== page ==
Czech breweries seem to have had a good summer. July sales were up 2% compared to last year’s record, with over 33,000 more hectoliters more beer produced than at the same time last year. Exports helped to drive the figures, as well as moderate weather.
When is it too cold people drink less, and when it is too warm they turn to lighter beverages such as radlers and soft drinks. Full statistics for the summer will be available at the end of September, according to the Czech Union of Breweries and Malthouses (ČSPS).
And while most people’s focus is now on wine festivals, beer will be celebrated in pubs across Prague and rest of the Czech Republic on Czech Beer Days (Dní českého piva), held September 24–30, which coincides with St Wenceslas Day on September 28. He is considered the patron of beer.
The idea behind the celebration is to get people back into pubs for the social aspect of drinking.
Compared to last year, more beer is being consumed in pubs and at home, while restaurants are losing their share. But overall, more than 60 percent of all Czech beer consumption takes place at home.
Light-colored beer still dominates production, while dark and semi-dark beers make up less than 4 percent of the market.
Demand for beer in plastic (PET) bottles fell by 13.5% percent compared to last July. “Breweries try to behave in an environmentally friendly way, and they limit them,” ČSPS Executive Director Martina Ferencová said at a press conference.
Sales of beer in glass bottles was up 2.5%, and sales in kegs was up 3%. Interest in mini-kegs, popular last season, turned out to be a fad. Sales dropped some 40% compared to last year. Consumers may have switched to larger barrels. “Breweries do not only offer 50 liter kegs, but also 30 liter and 15 liter kegs,” Ferencová said.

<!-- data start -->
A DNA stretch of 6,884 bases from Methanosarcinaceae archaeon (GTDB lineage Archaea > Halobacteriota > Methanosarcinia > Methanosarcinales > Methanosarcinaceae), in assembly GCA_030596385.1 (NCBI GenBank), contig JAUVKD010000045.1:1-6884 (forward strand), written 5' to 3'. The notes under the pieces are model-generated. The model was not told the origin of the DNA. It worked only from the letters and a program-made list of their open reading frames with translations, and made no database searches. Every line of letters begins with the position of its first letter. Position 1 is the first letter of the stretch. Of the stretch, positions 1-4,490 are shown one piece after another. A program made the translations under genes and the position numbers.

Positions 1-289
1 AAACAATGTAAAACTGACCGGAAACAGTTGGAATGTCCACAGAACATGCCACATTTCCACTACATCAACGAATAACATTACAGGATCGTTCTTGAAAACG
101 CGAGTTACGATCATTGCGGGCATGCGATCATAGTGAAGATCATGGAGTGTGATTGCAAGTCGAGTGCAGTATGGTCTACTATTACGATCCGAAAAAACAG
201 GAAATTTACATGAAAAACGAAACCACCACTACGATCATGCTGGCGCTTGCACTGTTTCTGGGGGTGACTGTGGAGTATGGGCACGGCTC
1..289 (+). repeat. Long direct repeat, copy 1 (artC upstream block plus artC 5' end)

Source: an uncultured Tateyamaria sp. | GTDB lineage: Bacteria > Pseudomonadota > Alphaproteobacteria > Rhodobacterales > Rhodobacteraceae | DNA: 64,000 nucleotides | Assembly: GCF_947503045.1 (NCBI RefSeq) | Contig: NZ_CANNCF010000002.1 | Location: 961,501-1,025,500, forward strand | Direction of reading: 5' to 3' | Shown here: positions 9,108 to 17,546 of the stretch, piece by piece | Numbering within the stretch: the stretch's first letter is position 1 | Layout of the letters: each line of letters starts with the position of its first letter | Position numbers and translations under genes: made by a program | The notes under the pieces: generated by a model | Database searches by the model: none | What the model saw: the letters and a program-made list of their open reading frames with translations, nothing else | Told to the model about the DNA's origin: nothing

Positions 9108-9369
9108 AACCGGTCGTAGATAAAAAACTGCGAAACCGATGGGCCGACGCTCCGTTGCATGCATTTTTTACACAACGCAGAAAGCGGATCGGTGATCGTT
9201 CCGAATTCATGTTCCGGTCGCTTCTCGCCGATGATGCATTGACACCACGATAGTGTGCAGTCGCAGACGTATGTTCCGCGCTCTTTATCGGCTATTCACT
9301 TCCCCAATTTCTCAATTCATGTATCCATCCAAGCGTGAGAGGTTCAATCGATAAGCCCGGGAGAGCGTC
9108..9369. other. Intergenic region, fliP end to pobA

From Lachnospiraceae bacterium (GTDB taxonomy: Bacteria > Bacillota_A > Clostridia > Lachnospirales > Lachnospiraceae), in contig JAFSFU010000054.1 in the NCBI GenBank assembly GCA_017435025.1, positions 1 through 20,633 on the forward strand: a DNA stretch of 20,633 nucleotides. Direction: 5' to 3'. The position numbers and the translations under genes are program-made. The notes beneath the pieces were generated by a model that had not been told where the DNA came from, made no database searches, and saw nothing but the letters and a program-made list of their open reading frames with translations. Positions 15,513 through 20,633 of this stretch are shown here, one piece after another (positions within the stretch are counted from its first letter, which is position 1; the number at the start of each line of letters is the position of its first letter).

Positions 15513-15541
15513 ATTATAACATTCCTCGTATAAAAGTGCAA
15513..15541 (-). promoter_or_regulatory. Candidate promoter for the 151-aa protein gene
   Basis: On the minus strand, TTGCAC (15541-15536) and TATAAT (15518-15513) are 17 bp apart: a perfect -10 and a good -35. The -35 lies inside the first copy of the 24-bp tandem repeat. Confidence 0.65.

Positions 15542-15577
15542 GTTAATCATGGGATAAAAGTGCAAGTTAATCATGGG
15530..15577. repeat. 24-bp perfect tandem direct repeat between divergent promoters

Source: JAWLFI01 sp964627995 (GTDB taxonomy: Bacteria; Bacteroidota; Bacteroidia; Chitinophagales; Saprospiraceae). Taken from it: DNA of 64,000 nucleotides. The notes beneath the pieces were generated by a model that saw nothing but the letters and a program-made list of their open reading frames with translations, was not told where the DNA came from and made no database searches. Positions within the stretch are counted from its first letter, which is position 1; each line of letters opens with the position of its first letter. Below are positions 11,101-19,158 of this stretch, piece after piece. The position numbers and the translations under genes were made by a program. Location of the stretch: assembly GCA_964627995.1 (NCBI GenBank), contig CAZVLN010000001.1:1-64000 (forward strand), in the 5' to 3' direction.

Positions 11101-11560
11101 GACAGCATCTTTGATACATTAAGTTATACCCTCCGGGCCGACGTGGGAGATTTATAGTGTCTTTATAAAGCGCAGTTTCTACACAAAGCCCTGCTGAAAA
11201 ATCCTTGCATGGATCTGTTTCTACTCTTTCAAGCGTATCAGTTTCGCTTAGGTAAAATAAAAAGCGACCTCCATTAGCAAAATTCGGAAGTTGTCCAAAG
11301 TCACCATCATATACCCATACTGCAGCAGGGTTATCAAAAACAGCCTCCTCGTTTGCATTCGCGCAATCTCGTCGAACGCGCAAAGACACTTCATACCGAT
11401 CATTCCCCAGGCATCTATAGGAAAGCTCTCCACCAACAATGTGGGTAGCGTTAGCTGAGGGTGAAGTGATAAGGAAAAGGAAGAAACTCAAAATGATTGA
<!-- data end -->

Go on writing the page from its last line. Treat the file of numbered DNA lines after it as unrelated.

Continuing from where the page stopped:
Interest in cans is also on the rise. “The package is convenient, it cools quickly, it is not heavy, and it does not have to be returned,” Ferencová said. People often buy beer in cans for traveling. “We found that more than a third of cans end up abroad,” she said.
Consumers are also being more responsible, and the older hard-drinking generation is dying out. “Drinkers who drank their 10 beers daily do not exist anymore. Most people enjoy beer in a reasonable degree,” Ferencová added.
Another current trend is increased interest in lagers (11°–12.99°) at the expense of weaker draft beers (8°–10.99°). Degrees mark the amount of malt sugar in the brewing process, and are not to be confused with percentage of alcohol content. Higher degree beers do have higher alcohol, though. A 10° beer is on average 4% alcohol and a 12° beer is closer to 5%. there is also increased interest in non-alcoholic beers.
According to the Czech Statistical Office (ČSÚ), in 1927 beer production in the then-Czechoslovakia was 10 million hectoliters. The average consumption per person then was 105.8 liters of beer. Last year, total production exceeded 21 million hectoliters, while the average Czech, including children, drank 144.3 liters of beer, to most any country per capita in the world.Czechs are also among the largest consumers of alcohol overall and largest spenders.